FORT MONROE, VA -- The military police motto "of the troops and for the troops" has been taken to heart by some American citizens concerned for the Army's four-legged troops: the military working dogs.
The MWD teams, an intricate part of the U.S. mission in Iraq and Afghanistan, devote many hours to various missions -- many of these behind the scenes. The dogs work in heat and sandstorms, just like their human team members.
The dogs' welfare and the Soldiers' efforts prompted Linda Cunningham from Hillsdale, Mich., "to do her part.
"I just wanted to let Soldiers know the people at home appreciate their efforts in the Middle East," said Cunningham, who works at Hillsdale's Family Independence Office and volunteers at the local humane society. "I also wanted to send goodies for the dogs because the dogs are providing a service to their country as well."
Cunningham said that when she was contacted by one of her co-workers about making a contribution to Soldiers serving in Iraq, they talked about aiding the MWDs specifically. Cunningham's research yielded an idea -- Doggles for the dogs to protect their eyes from the desert sandstorms.
Cunningham, her co-workers and friend Lydia Ross of Seattle, Wash., solicited donations to purchase the Doggles. The Doggles Company, which is based in North Carolina, agreed to sell the protective eyewear to the group at wholesale prices.
"(The decision to send the goggles to the dogs) was actually pretty simple," explained Ken Di Lullo of the Doggles Co. "We were contacted several times, mostly by vets in Iraq. All it takes is a simple e-mail telling us what the need is, and we ship it out. Protecting the eyes of the military working dogs seems to be a big problem in Iraq, with the sandstorms."
He said his company has sent the dog handlers at least a dozen Doggles, each time they were asked, which totals nearly 10 dozen.
According to Sgt. 1st Class Timothy G. Dawson, Training and Doctrine Command's MWD manager, once the first few packages were shipped to MWD teams, the doors started opening and donations started pouring in.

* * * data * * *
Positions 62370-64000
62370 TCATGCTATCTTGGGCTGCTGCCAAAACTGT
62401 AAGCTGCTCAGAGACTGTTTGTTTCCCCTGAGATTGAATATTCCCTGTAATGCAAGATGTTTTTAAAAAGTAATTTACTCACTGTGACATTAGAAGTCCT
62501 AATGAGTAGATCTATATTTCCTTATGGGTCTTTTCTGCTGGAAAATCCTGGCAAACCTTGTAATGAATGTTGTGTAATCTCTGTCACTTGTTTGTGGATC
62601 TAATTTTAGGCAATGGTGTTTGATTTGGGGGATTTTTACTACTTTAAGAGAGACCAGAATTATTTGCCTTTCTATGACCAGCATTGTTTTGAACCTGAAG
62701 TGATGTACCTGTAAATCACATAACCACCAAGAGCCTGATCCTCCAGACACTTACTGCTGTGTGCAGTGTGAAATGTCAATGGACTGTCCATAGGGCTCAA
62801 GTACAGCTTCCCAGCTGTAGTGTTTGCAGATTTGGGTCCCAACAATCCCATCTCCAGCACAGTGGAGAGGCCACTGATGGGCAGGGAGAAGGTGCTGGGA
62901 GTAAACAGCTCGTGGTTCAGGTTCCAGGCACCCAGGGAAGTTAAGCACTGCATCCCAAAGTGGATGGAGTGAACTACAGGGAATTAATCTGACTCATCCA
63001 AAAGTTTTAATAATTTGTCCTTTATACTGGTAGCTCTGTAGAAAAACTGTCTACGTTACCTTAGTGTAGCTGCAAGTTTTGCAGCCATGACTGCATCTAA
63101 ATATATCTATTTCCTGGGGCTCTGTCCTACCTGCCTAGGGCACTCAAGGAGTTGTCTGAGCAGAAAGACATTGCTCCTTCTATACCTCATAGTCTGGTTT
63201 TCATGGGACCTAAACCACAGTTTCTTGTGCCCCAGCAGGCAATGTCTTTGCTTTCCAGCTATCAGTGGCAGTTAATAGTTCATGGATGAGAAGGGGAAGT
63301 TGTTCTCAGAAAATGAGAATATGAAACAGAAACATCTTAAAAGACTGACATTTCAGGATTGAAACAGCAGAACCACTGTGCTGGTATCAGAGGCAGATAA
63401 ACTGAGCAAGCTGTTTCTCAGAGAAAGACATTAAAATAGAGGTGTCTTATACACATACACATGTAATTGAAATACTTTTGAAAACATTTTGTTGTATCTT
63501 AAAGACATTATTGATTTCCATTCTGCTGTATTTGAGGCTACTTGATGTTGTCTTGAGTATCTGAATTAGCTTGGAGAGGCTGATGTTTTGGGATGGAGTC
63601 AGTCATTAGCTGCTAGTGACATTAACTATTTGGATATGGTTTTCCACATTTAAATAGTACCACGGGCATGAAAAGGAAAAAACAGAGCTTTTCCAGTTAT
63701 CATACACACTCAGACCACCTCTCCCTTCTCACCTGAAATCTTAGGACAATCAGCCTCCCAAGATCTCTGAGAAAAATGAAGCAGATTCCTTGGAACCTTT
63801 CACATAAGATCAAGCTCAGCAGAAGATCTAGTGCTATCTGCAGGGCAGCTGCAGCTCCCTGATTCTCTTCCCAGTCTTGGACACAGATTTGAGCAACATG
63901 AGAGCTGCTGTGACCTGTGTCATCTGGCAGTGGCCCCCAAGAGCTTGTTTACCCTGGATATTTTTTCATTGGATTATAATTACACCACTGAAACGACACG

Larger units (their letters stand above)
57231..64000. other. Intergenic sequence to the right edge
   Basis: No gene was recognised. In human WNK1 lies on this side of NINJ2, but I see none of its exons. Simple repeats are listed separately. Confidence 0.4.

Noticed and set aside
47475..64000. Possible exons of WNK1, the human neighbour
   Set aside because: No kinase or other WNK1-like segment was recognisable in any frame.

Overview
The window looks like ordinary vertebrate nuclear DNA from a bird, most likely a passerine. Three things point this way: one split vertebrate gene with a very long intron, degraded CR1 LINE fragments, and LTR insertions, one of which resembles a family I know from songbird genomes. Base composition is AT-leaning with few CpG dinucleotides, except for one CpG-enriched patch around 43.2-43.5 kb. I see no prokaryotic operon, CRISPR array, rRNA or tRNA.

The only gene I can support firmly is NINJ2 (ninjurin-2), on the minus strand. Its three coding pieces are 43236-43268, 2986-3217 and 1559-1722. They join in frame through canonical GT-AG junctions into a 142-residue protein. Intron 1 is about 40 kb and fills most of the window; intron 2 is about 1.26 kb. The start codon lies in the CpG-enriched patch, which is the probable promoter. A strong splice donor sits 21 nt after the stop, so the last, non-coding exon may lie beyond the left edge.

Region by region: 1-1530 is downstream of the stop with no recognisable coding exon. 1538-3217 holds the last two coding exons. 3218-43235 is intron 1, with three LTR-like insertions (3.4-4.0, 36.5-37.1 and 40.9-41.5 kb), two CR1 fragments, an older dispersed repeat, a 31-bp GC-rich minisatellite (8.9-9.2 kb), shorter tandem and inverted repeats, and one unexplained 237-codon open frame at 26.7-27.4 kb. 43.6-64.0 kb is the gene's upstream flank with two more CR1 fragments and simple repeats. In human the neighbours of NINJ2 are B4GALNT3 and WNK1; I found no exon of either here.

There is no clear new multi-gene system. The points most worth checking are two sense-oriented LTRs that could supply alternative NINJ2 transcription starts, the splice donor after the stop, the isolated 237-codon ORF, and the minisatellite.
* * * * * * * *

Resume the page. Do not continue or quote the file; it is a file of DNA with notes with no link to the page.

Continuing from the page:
"So far, Linda, Lydia and crew have collected more than $2,200 from over 100 individuals and businesses in their local areas," Dawson said. "They have received so many donations that they are sending out small packages every couple of weeks, bypassing the original plan to send out packages every four to six weeks.
"She asked me to provide her with more names of Soldiers so she could spread her and her friend's generosity," Dawson said. "I contacted several more handlers and program managers and got the ball rolling for her."
Besides obtaining Doggles, another project for the group is trying to get boots to protect the dogs' feet from the hot sand.
Cunningham - whom Ross nicknamed the "war dog coordinator" for spearheading the donation drive - said since sending initial donations to the Soldiers, she has become even more driven to take care of their needs.
"I cannot imagine the anguish the family members must feel while the Soldiers are deployed away from their families," she said. "Now that I've been writing to them, I feel like 'Mother Hen.'"
She said she is always worried about their well-being and their safe return home.
Cunningham's concern has impressed Dawson.
"The amazing thing about this woman and her support staff is that they are doing this on their own time and asking nothing in return. They just want to show their support to the MWD teams and let them know the American people support them and wish them the best in these troubled times," he said. "I've told her on more than one occasion that she is a great American and a hero in my book. Not many people go above and beyond, and she and her support staff have gone way beyond to support our troops, which she has no ties to."